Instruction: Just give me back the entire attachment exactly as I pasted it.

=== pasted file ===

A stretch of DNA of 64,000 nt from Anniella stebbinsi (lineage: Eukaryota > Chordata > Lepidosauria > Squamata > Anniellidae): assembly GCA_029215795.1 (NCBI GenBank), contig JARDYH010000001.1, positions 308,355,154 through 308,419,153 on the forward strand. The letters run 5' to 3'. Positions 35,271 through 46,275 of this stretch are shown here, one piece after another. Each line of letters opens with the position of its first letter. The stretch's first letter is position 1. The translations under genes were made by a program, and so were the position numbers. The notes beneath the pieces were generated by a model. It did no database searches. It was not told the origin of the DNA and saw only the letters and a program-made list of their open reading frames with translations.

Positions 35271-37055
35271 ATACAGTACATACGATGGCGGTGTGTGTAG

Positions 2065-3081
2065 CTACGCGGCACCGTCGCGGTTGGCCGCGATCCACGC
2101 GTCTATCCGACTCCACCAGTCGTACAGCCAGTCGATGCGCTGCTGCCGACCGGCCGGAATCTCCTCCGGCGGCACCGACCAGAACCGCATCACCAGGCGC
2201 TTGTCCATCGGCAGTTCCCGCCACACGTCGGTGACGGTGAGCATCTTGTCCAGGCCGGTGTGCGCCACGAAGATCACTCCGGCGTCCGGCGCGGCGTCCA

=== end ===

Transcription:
A stretch of DNA of 64,000 nt from Anniella stebbinsi (lineage: Eukaryota > Chordata > Lepidosauria > Squamata > Anniellidae): assembly GCA_029215795.1 (NCBI GenBank), contig JARDYH010000001.1, positions 308,355,154 through 308,419,153 on the forward strand. The letters run 5' to 3'. Positions 35,271 through 46,275 of this stretch are shown here, one piece after another. Each line of letters opens with the position of its first letter. The stretch's first letter is position 1. The translations under genes were made by a program, and so were the position numbers. The notes beneath the pieces were generated by a model. It did no database searches. It was not told the origin of the DNA and saw only the letters and a program-made list of their open reading frames with translations.

Positions 35271-37055
35271 ATACAGTACATACGATGGCGGTGTGTGTAG

Positions 2065-3081
2065 CTACGCGGCACCGTCGCGGTTGGCCGCGATCCACGC
2101 GTCTATCCGACTCCACCAGTCGTACAGCCAGTCGATGCGCTGCTGCCGACCGGCCGGAATCTCCTCCGGCGGCACCGACCAGAACCGCATCACCAGGCGC
2201 TTGTCCATCGGCAGTTCCCGCCACACGTCGGTGACGGTGAGCATCTTGTCCAGGCCGGTGTGCGCCACGAAGATCACTCCGGCGTCCGGCGCGGCGTCCA